Just using the powers of the executive branch, Trump has had limited capacity to bypass legislative deadlock. A series of August orders deferred payroll taxes and suspended student loan payments, though more substantial relief necessitates working with Congress — regardless of who is victorious next week.
Biden’s priorities resemble the contents of the moribund $3 trillion HEROES Act that House Speaker Nancy Pelosi’s Democrats passed through the House of Representatives in May. As such, Biden favors more funds for health and nutrition programs in addition to hazard pay for front-line workers and emergency housing support. He also advocates for more funding for test-and-trace initiatives and a guarantee that all Americans can receive free COVID-19 care, saying that the economy won’t recover until the pandemic is under control.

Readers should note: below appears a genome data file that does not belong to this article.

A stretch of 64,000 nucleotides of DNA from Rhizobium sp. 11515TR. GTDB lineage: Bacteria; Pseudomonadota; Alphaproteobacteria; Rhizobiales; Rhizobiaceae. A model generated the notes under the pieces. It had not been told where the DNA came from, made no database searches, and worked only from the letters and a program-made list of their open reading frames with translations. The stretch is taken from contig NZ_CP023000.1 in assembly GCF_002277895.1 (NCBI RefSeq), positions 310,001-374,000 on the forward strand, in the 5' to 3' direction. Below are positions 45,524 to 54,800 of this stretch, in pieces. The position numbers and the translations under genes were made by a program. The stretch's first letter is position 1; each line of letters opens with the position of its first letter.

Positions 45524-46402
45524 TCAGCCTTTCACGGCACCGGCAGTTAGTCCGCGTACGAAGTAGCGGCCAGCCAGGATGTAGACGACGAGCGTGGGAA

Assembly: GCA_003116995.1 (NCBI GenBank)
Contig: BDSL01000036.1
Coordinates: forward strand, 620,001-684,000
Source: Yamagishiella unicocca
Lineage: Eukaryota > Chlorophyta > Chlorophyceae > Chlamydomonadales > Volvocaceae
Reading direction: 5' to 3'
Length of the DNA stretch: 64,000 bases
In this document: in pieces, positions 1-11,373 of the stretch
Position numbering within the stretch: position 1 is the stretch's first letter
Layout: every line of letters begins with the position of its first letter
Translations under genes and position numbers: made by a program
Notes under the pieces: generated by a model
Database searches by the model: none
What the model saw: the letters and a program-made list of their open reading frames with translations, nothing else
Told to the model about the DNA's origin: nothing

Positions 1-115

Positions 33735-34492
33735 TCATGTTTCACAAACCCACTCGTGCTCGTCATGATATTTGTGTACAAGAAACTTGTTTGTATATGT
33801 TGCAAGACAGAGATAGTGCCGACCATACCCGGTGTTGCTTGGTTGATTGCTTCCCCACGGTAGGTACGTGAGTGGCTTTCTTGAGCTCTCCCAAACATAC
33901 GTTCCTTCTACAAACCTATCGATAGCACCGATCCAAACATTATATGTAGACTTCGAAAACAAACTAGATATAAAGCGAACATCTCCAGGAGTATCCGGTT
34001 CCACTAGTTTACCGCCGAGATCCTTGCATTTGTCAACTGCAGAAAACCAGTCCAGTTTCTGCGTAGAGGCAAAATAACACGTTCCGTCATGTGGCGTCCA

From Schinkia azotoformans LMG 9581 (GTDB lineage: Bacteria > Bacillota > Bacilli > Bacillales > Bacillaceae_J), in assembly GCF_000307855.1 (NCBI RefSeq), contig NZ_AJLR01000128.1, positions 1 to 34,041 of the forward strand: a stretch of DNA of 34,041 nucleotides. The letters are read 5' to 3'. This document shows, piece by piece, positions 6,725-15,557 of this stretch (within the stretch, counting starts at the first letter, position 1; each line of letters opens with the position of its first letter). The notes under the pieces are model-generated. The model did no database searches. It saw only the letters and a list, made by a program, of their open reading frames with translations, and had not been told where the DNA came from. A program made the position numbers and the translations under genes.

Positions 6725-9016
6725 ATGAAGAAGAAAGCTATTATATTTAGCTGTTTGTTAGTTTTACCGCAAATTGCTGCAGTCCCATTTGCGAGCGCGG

His recovery plan revolves around four main components: mobilizing American manufacturing and innovation; building modern infrastructure and a clean energy future; creating a 21st-century caregiving and education workforce; and advancing the cause of racial equity in the US.
For many Republicans, Trump’s biggest first-term accomplishment is the Tax Cuts and Jobs Act of 2017, which reduced the tax burden for most personal income brackets and cut the corporate rate from 35% to 21%. That bill also repealed the Affordable Care Act’s individual mandate to obtain coverage, which Biden would seek to reinstate.
Biden has also said he will repeal the $10,000 cap on state and local tax (SALT) deductions that were imposed by the 2017 cuts — which mostly affect affluent households in higher-tax states.